One year out from the 2012 election, we’ve released a report that the Republican Party’s stance on immigration—and what it means for their candidates’ ability to compete for Latino voters—is shaping up as one of the major storylines this election cycle. The report, Why Do Elephants Put Their Heads in the Sand?, finds that as Republicans continue to embrace hard-right positions on immigration, the Party is distancing itself not only from the legacy of Ronald Reagan and other past Republican leaders, but also from Latino voters in numerous states that are shaping up to be 2012 battlegrounds.
According to our own Executive Director, Frank Sharry:
With immigration a minor issue for a majority of non-Latino voters, and a defining, personal issue for a majority of Latino voters, the GOP’s position on immigration makes no sense. It was bad politics in 2008 and 2010, and given the continued growth of the Latino vote, it will be suicidal in 2012 and beyond.
This month marks not only one year before the 2012 election, but also the 25th anniversary of the Immigration Reform and Control Act (IRCA), which President Reagan signed and which granted legal permanent residency to nearly 2.7 million undocumented immigrants in the U.S. Many of those formerly undocumented immigrants have become citizens and voters today, or have family members who legalized under IRCA, underscoring how personal this issue truly is to many Latinos.
But the Reagan approach stands in sharp contrast to the current crop of Republican presidential contenders, most Republicans in Congress, and many Republican state leaders, all of whom continue to promote deportation-only policies backed by anti-immigrant rhetoric.
Here are some of the key findings of the updated America’s Voice report:
The Republican Party’s stance on immigration flies in the face of demographic changes and recent electoral history, which would suggest that the GOP should be moving toward a pro-immigrant policy stance. The Republican anti-immigrant push ignores four facts: one, that the nation is undergoing massive demographic changes that are altering electoral maps and electorates; two, that Latino voters do care about and vote on immigration issues; three, that recent elections have proven the dangers of embracing hard-line immigration stances; and four, that outside of small slivers of the electorate, most Americans want immigration solutions, not Republican extremism on immigration.
The GOP field is curiously MIA on Alabama’s anti-immigration law. At the Republican primary presidential debate in September 2011, Noticiero Telemundo anchor José Díaz-Balart challenged the Republican candidates to explain what they would do about the estimated 11 million undocumented people in the nation, provided that the border was secure to their satisfaction. The candidate field offered little more than rhetorical fumbling in response to this question, but the general thrust of their responses was this: to continue to enforce the law and hope that millions of people would leave the country either through government action or on their own. This “attrition through enforcement” agenda, better known as “mass deportation,” is now playing out in Alabama. The Alabama approach approximates the candidates’ vision for immigration policy, so it’s curious that only Herman Cain has spoken up in favor of this law. The candidates have spoken out about similar laws in Arizona and South Carolina, where most provisions have yet to take effect, but stayed silent on the Alabama law that is currently being enforced. Could this be a sign that even they realize that the immigration issue is hurting them with Latinos, given the negative consequences Alabama is experiencing to its economy and reputation?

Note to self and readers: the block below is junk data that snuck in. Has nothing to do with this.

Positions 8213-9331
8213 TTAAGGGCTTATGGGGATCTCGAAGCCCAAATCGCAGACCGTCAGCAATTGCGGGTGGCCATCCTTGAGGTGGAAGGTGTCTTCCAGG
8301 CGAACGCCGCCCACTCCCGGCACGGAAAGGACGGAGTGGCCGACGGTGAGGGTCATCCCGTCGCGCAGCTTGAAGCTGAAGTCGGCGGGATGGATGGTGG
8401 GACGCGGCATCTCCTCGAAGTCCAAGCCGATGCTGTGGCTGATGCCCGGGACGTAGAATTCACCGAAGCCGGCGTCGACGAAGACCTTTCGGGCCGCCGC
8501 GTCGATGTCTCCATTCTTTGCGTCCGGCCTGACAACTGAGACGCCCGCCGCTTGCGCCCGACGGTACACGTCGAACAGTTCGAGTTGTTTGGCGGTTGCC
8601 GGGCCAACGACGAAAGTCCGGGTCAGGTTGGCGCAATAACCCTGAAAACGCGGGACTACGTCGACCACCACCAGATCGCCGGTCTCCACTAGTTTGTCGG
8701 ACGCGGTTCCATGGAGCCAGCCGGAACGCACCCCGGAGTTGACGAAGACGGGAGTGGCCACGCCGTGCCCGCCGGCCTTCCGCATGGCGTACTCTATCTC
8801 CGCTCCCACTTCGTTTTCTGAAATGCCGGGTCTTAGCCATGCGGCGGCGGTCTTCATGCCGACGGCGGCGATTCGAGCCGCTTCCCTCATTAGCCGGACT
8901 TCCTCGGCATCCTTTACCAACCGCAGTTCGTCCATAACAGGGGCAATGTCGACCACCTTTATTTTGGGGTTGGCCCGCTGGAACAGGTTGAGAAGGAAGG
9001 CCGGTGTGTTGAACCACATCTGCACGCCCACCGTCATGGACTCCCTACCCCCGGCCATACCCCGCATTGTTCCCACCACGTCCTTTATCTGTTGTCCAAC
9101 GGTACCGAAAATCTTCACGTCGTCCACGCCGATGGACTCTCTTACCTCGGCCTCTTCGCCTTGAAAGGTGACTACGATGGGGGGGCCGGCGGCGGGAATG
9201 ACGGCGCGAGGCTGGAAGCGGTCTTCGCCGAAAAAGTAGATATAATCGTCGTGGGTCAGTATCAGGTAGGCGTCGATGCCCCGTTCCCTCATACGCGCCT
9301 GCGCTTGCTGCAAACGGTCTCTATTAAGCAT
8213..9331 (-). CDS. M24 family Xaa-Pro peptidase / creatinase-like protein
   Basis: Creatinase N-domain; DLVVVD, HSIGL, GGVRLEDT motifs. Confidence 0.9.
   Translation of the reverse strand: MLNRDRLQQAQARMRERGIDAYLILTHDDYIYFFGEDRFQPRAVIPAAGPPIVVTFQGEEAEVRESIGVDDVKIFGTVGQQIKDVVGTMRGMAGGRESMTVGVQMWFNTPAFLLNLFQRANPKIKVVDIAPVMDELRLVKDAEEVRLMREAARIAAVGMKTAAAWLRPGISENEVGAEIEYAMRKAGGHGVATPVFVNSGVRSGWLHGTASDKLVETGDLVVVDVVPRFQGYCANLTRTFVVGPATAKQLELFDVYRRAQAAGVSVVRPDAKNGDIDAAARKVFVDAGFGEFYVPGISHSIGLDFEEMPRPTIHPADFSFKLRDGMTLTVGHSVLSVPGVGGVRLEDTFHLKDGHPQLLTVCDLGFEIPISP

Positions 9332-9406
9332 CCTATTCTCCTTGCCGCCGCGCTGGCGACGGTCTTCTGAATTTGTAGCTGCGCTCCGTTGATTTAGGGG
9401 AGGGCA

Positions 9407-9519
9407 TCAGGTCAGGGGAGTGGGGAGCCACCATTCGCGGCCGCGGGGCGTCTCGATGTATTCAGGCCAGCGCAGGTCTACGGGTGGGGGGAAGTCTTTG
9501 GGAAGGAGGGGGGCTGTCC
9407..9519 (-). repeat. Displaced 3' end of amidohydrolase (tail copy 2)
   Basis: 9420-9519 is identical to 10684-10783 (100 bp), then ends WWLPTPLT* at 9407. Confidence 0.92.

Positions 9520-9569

The Republican candidates for President are pandering to a segment of the base in the primary and closing themselves off from Latino voters they will need in the general election. The report provides updated snapshots of the current Republican presidential candidates’ positions on immigration. Unfortunately, when it comes to both rhetoric and policy, each of the leading Republican contenders and most of the minor players are embracing a hard-line, anti-immigrant approach in the primary. With analysts predicting the Republican nominee will need to win 40% of the Latino vote in order to defeat President Obama, this is particularly illogical. For most Latinos, immigration is a motivating issue and for most non-Latinos, it is not. In fact, in Gallup national polling, only 3% of respondents named immigration as the “most important problem facing the country” in October 2011; only 4% named it as such in Gallup’s September 2011 poll. What’s more, the vast majority of voters support comprehensive immigration reform.
The current Republican party line on immigration is simply self-defeating. The candidates are pandering to the nativist base in their Party, despite the fact that very few non-Latino voters list immigration as their top issue, and a majority of non-Latino voters support comprehensive immigration reform. For Latinos, it is a defining, personal issue, and they will be key factors in a number of battleground states. Rather than capitalizing on President Obama’s potential vulnerability with many frustrated Latino voters, Republican candidates seem to be doing their best to alienate them. This will not only ensure that the eventual Republican nominee performs well below the target 40% with Latino voters, but cede important battleground states to President Obama.